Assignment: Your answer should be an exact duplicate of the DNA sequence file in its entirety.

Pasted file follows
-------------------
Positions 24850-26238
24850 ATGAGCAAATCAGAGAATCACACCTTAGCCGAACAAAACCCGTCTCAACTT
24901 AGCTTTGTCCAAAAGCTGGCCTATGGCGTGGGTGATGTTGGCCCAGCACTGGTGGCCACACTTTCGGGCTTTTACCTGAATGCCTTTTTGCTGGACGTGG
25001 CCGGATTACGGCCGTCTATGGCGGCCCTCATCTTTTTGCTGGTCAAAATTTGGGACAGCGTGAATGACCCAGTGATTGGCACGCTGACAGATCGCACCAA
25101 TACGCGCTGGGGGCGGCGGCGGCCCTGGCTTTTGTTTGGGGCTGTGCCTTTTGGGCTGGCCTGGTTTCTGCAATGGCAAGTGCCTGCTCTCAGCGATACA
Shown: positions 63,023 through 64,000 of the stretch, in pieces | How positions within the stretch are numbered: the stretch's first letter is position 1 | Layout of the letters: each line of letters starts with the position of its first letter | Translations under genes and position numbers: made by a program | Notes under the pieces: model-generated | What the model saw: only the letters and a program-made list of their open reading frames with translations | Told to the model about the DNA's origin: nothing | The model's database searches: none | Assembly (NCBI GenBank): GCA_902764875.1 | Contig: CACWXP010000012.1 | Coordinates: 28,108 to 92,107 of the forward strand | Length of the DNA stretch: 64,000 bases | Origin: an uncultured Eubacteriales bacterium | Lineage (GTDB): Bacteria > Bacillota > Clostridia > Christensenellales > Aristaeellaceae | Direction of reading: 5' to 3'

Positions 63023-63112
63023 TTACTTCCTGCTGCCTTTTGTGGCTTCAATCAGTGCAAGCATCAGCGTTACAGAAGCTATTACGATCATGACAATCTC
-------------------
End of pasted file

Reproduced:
Positions 24850-26238
24850 ATGAGCAAATCAGAGAATCACACCTTAGCCGAACAAAACCCGTCTCAACTT
24901 AGCTTTGTCCAAAAGCTGGCCTATGGCGTGGGTGATGTTGGCCCAGCACTGGTGGCCACACTTTCGGGCTTTTACCTGAATGCCTTTTTGCTGGACGTGG
25001 CCGGATTACGGCCGTCTATGGCGGCCCTCATCTTTTTGCTGGTCAAAATTTGGGACAGCGTGAATGACCCAGTGATTGGCACGCTGACAGATCGCACCAA
25101 TACGCGCTGGGGGCGGCGGCGGCCCTGGCTTTTGTTTGGGGCTGTGCCTTTTGGGCTGGCCTGGTTTCTGCAATGGCAAGTGCCTGCTCTCAGCGATACA
Shown: positions 63,023 through 64,000 of the stretch, in pieces | How positions within the stretch are numbered: the stretch's first letter is position 1 | Layout of the letters: each line of letters starts with the position of its first letter | Translations under genes and position numbers: made by a program | Notes under the pieces: model-generated | What the model saw: only the letters and a program-made list of their open reading frames with translations | Told to the model about the DNA's origin: nothing | The model's database searches: none | Assembly (NCBI GenBank): GCA_902764875.1 | Contig: CACWXP010000012.1 | Coordinates: 28,108 to 92,107 of the forward strand | Length of the DNA stretch: 64,000 bases | Origin: an uncultured Eubacteriales bacterium | Lineage (GTDB): Bacteria > Bacillota > Clostridia > Christensenellales > Aristaeellaceae | Direction of reading: 5' to 3'

Positions 63023-63112
63023 TTACTTCCTGCTGCCTTTTGTGGCTTCAATCAGTGCAAGCATCAGCGTTACAGAAGCTATTACGATCATGACAATCTC